In the context of today’s readings, the responsible psalm is a call to the sinner to repent! Thus the response of the responsible psalm:

“O that today you would listen to his voice! Harden not your hearts.” (Ps 94 (95): 8; SM)  

The second reading does not follow the theme of the Sunday, but the second reading has something very important to tell us. The second reading tells us that love is the fulfillment of the law! (CSB)

Love fulfills all the commandments, including the commandments not to commit adultery, not to kill, not to steal, not to covet, etc.! For when we love, we will not commit adultery, kill, steal, covet, etc.!

Love is the fulfillment of the law! Love is the only law and the only law is love! Love and do what you will says St. Augustine! Love is above the law! Love does more than the law requires of us! Love is merciful and forgiving; love shows mercy to the poor and forgiveness to the sinner; the law is neither merciful nor forgiving!

Today in the Eucharist, we celebrate the death and resurrection of Jesus Christ, and we eat his body and drink his blood, and the risen Lord will give us the Holy Spirit. The Holy Spirit will help us correct our brothers and sisters, and help us accept brotherly corrections. The Holy Spirit will help us love our neighbor as ourselves! Again, a happy Sunday and a happy week to all of you!      

                                                                                                                        Amen!

22nd Sunday in Ordinary Time (A) 30th Aug 2020

Theme: WE ARE TO SUFFER AND SACRIFICE FOR LOVE OF GOD AND LOVE OF NEIGHBOR

  • Jeremiah 20:7-9;
  • Psalm 62 (63): 2-6. 8-9. R/ v. 2;
  • Romans 12:1-2
  • Matthew 16:21-27

Today is the 22nd Sunday in Ordinary Time, Liturgical Year A. The readings today tell us that it is not enough to serve; we must also suffer and sacrifice for the love of God and for the love of neighbor, and for the sanctification and salvation of the world!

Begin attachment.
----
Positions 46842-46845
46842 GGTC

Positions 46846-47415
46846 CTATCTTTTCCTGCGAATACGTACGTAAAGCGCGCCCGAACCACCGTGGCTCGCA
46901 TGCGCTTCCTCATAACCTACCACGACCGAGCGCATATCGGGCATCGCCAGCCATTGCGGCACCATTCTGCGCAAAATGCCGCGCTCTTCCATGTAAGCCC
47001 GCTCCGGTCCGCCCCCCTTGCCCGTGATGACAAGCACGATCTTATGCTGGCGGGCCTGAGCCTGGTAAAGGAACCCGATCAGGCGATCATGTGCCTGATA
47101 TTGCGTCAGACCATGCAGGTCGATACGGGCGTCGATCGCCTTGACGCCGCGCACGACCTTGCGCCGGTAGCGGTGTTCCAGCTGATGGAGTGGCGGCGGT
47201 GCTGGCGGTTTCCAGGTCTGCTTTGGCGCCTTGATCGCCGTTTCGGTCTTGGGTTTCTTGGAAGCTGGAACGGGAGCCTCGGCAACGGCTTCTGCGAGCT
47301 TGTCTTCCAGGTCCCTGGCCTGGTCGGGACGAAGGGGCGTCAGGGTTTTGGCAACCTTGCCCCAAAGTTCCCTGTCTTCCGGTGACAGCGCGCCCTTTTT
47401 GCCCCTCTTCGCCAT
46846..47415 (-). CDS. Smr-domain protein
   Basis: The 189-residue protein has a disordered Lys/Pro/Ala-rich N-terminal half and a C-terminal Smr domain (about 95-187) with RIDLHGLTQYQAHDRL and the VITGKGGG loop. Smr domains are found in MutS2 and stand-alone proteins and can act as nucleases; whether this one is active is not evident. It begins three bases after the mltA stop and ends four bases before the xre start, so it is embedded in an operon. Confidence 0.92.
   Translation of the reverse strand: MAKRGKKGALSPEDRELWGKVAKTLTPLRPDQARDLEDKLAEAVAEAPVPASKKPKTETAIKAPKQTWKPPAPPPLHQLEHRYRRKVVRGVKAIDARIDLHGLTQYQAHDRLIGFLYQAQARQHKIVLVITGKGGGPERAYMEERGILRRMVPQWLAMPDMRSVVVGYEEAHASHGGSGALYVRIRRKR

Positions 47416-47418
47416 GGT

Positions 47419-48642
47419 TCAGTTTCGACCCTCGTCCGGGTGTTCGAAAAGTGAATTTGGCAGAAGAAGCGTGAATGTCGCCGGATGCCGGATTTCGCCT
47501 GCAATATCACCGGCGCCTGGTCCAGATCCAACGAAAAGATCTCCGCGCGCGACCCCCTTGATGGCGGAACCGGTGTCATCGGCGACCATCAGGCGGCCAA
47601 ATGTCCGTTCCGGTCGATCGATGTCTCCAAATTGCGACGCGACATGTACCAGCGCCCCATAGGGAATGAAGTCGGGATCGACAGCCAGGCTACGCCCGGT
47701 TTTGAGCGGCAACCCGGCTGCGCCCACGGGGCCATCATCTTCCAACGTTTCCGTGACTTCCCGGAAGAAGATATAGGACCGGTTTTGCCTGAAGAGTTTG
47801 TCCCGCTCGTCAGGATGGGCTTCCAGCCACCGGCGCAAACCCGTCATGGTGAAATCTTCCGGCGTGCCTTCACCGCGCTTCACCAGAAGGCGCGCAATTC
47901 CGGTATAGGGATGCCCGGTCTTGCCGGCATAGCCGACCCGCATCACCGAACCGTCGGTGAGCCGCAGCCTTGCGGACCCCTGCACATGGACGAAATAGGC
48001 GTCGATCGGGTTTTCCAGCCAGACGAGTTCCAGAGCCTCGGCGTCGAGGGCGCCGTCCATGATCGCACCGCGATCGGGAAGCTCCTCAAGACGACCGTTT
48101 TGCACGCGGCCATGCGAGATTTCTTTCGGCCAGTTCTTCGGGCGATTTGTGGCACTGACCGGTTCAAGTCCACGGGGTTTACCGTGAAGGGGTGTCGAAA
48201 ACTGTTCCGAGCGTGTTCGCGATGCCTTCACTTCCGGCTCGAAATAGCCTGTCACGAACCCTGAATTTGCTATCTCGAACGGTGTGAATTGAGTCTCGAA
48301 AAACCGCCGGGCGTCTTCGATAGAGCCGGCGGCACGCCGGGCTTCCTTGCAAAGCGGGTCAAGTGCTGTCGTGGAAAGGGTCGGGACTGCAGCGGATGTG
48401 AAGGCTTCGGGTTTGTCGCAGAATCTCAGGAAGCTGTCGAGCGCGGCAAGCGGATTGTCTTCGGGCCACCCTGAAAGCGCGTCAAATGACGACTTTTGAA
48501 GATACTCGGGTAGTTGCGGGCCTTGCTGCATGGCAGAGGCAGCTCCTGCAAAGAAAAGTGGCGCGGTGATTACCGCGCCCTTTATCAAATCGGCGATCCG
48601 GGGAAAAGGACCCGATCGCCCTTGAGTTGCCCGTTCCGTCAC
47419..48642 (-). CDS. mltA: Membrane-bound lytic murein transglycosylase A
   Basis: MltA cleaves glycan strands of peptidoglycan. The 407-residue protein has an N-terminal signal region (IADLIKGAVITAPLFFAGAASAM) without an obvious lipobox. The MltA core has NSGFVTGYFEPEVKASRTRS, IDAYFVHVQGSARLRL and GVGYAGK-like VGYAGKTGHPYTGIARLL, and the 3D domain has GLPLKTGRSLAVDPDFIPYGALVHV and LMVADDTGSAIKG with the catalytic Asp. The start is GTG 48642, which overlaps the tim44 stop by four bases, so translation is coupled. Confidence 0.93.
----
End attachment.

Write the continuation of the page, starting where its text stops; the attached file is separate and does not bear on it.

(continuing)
The gospel today tell us that Jesus predicted his suffering, death and resurrection for the first time, and immediately Peter protested that this must not happen to Jesus. But Jesus called Peter, Satan, and told him to get behind him, because he was an obstacle in his path.

But more importantly, the gospel tells us that Jesus told his disciples to take up their crosses and follow him. For anyone who saves his life will lose it, but anyone who loses his life for the sake of Jesus will find it! Thus we read in the gospel today:

“If anyone wants to be a follower of mine, let him renounce himself and take up his cross and follow me. For anyone who wants to save his life will lose it; but anyone who loses his life for my sake will find it.” (Mt 21:24-25; SM)

The first reading follows the theme of the gospel. The first reading tells us that Jeremiah also suffered and sacrificed for preaching the word of God. Jeremiah was ridiculed, insulted and derided for preaching the word of God. In fact he was also beaten and put in stocks. (Jr 20:2) Thus we read in the first reading:

“I am a daily laughing-stock, everybody’s butt. Each time I speak the word, I have to howl and proclaim: ‘Violence and ruin!’ The word of the Lord has meant for me insult, derision, all day long.” (Jr 20:7b-8; SM)

The responsorial psalm tells us that the psalmist is longing for God. (CSB) Thus the response of the responsorial psalm:

“For you my soul is thirsting, O Lord my God.” (Ps 62 (63): 2; SM)

The responsorial psalm has four stanzas. The first stanza tells us that the psalmist is separated from God (v. 2; SM). The second and third stanzas tell us that the psalmist longs for God in the Temple (vv. 3-6; SM). The fourth stanza tells us that this is based on the psalmist’s intimate relationship with God (v.8-9; SM).

Incidentally, the second reading also follows the theme of the Sunday. The second reading tells us to offer our living bodies, that is, our whole living selves, as a holy sacrifice to God.

The Jews and the pagans offered dead animals for sacrifice, but we are to offer our living bodies, that is, our whole living selves, as spiritual sacrifices to God! Thus we read in the second reading:

“Think of God’s mercy, my brothers, and worship him, I beg you, in a way that is worthy of thinking beings, by offering your living bodies as a holy sacrifice, truly pleasing to God.” (Rm 12:1; SM)

Today in the Eucharist, we celebrate the death and resurrection of Jesus Christ, and we eat his body and drink his blood, and our Risen Lord will give us the Holy Spirit.